Anal fissure are one of the most painful conditions seen in surgical practice. Fissures develop from a tear in the lining of the anal mucosa, as a result of straining or constipation. Because of the exquisitely sensitive nature of the lining of the anal canal, fissures, or tears in the skin are typically incapacitating. Standard treatment includes a fiber supplement, copious fluids and topical smooth muscle relaxant such as nitroglycerin or nifedipine cream. Smooth muscle relaxants reduce pressure generated by the internal sphincter muscle, so minimizing pain during defecation.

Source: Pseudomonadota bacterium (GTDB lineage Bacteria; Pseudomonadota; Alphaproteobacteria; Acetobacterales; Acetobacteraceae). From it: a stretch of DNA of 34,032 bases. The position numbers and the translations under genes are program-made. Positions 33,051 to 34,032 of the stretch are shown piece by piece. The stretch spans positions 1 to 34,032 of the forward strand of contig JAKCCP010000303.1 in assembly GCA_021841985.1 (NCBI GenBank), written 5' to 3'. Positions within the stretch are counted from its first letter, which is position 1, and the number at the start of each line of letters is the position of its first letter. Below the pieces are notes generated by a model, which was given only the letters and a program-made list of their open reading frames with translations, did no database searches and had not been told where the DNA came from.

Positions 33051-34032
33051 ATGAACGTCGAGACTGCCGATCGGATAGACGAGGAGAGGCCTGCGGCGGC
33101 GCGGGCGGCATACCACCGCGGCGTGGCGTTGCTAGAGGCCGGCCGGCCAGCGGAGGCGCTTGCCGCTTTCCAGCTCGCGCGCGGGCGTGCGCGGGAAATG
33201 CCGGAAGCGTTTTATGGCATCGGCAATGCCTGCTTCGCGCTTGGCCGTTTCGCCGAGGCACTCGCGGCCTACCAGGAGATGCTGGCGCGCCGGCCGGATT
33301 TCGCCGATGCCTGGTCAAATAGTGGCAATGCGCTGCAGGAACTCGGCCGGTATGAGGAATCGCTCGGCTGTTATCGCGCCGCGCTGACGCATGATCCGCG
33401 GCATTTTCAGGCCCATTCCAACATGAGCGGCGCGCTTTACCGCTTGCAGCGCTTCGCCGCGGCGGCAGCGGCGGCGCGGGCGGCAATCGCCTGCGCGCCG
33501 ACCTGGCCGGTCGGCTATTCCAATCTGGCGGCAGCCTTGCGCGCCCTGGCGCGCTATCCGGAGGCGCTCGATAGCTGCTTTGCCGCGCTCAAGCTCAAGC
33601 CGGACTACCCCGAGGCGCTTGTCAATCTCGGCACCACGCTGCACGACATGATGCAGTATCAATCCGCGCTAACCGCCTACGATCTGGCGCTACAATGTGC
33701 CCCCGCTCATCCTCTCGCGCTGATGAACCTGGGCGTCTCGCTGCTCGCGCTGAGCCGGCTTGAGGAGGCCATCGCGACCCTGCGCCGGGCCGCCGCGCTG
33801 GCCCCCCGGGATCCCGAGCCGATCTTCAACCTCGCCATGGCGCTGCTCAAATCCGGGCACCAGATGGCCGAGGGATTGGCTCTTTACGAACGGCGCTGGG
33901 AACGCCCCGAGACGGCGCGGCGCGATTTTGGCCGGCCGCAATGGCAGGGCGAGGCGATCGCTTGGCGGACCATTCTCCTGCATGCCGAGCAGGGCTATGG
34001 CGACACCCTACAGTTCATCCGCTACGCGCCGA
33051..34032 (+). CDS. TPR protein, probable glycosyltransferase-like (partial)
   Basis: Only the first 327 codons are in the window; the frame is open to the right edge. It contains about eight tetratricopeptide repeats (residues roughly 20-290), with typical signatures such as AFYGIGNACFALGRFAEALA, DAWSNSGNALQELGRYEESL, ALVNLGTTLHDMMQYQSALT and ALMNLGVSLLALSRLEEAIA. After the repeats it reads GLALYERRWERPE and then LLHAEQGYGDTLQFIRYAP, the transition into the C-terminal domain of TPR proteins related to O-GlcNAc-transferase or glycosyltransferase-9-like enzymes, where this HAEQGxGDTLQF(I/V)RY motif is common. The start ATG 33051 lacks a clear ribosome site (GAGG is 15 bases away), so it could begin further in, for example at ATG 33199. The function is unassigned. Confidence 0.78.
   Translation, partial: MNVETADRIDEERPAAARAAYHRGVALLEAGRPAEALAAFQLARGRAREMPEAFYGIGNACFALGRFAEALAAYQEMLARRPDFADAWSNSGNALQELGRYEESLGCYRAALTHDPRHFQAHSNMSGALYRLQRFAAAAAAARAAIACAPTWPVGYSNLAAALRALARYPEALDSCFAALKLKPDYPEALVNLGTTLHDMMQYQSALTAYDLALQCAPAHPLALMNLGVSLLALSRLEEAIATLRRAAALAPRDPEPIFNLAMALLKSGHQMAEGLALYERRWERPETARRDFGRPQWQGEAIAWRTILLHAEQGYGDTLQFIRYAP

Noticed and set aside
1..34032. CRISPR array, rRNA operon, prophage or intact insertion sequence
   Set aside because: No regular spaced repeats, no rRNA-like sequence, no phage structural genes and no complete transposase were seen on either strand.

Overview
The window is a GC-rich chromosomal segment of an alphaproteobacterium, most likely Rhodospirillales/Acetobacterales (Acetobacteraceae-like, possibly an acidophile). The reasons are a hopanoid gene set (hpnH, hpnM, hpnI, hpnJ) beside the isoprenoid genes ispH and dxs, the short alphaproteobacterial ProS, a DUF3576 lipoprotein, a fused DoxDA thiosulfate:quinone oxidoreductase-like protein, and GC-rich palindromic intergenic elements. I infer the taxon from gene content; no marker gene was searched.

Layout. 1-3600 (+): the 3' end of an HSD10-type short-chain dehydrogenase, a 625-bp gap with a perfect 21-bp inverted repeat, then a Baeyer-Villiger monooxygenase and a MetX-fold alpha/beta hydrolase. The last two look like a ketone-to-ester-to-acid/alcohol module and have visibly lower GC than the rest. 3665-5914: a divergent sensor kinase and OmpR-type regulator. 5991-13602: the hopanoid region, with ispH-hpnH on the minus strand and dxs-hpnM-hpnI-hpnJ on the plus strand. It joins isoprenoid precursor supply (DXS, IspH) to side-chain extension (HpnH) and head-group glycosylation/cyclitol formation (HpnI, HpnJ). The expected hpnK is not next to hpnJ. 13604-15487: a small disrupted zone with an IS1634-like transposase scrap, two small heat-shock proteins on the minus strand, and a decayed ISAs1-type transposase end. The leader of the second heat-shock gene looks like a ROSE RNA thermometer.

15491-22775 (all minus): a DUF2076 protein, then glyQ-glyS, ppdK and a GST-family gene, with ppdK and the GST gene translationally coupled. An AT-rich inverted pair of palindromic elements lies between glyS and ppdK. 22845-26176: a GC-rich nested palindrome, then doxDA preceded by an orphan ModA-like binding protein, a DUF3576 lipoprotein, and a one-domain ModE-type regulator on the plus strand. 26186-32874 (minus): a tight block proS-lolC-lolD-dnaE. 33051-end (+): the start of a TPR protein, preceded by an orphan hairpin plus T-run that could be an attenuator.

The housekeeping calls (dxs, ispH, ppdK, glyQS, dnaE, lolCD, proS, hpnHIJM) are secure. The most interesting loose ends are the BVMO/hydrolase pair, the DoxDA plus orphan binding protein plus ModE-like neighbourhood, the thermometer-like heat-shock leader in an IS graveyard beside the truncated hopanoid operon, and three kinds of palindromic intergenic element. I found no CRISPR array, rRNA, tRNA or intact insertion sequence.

If non surgical treatment of fissures fails, then conservative sphincter-sparing surgery may be appropriate. Typically, surgeons divide the internal sphincter muscle during surgey, to relax the muscle and reduce discomfort. Research by dr Armstrong has demonstrated that removing scar tissue, tethering the fissure, relaxes the anal canal sufficiently so that the internal sphincter need not be divided. This avoids potential problems with anal incontinence, and other problems such as fistulas. The research performed was published in the surgical journal Dis Colon Rectumin 2013.